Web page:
Climate Action

Fracking is Shaking Things Up in Oklahoma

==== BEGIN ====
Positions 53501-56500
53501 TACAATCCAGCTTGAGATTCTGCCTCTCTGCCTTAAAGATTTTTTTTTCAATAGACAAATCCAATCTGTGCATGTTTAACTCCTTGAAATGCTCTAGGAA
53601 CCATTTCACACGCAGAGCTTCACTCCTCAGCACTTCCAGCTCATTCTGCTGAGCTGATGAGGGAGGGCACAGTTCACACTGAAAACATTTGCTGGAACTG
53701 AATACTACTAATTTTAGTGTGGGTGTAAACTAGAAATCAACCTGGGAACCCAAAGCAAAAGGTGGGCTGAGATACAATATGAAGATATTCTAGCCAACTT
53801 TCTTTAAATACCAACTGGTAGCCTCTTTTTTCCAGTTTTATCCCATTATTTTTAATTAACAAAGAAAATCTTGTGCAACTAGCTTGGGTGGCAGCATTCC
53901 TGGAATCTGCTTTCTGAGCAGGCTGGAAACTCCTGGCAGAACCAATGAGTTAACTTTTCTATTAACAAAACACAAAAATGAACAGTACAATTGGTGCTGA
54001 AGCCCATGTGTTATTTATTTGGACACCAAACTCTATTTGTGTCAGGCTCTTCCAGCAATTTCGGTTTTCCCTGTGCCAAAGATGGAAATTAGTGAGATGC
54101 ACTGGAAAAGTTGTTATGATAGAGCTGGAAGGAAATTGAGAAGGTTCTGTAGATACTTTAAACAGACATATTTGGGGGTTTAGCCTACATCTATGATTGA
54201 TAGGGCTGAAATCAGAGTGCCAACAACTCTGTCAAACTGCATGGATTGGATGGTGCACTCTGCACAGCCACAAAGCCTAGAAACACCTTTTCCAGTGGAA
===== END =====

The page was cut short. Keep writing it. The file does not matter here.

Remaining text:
Oklahomans are noticing a spike in the amount of earthquakes they experience. While Oklahoma has long been aware of its vulnerability to tornadoes, earthquakes have recently become a bigger concern. According to Oklahoma Geological Survey between the years 1978 and 2000, Oklahoma experienced an average of two noticeable quakes per year. In 2014 there were over 230 reported earthquakes. The first increase of earthquakes began in 2008, with more dramatic jumps between June 2013 and February 2014. Since January there has already been an astounding 200 earthquakes  felt and recorded. Earthquakes must have a magnitude of least 3.0 to be felt. So who’s to blame for the sudden spike? We can hardly ignore the fact that the increase in quakes is accompanied by an increase in drilling, particularly hydraulic fracturing, more commonly known asfracking. The process involves injecting up to eight million gallons of water mixed with about six hundred different types of chemicals— including toxins such as mercury, lead and uranium—into the ground through a pipeline at high pressure to break rocks beneath us. This process releases natural gas within shale rocks. It is also believed to trigger dormant fault lines, leading to seismic activity. The earthquakes can be large enough to damage property. In 2011, a 5.6 magnitude earthquake damaged 14 Oklahoma residencies, cracking foundations and sending one chimney hurtling through a roof. It’s clear that changes need to be made to prevent Oklahoma from experiencing these ‘man-made’ earthquakes. Oklahoma should begin to transition into sustainable energy sources. Solar, biomass, and wind energy would be excellent options for Oklahoma’s location. The Oklahoma Renewable Energy Council is currently working to promote sustainable energy and educate residents about its many benefits.   Oonagh Cavanagh, Intern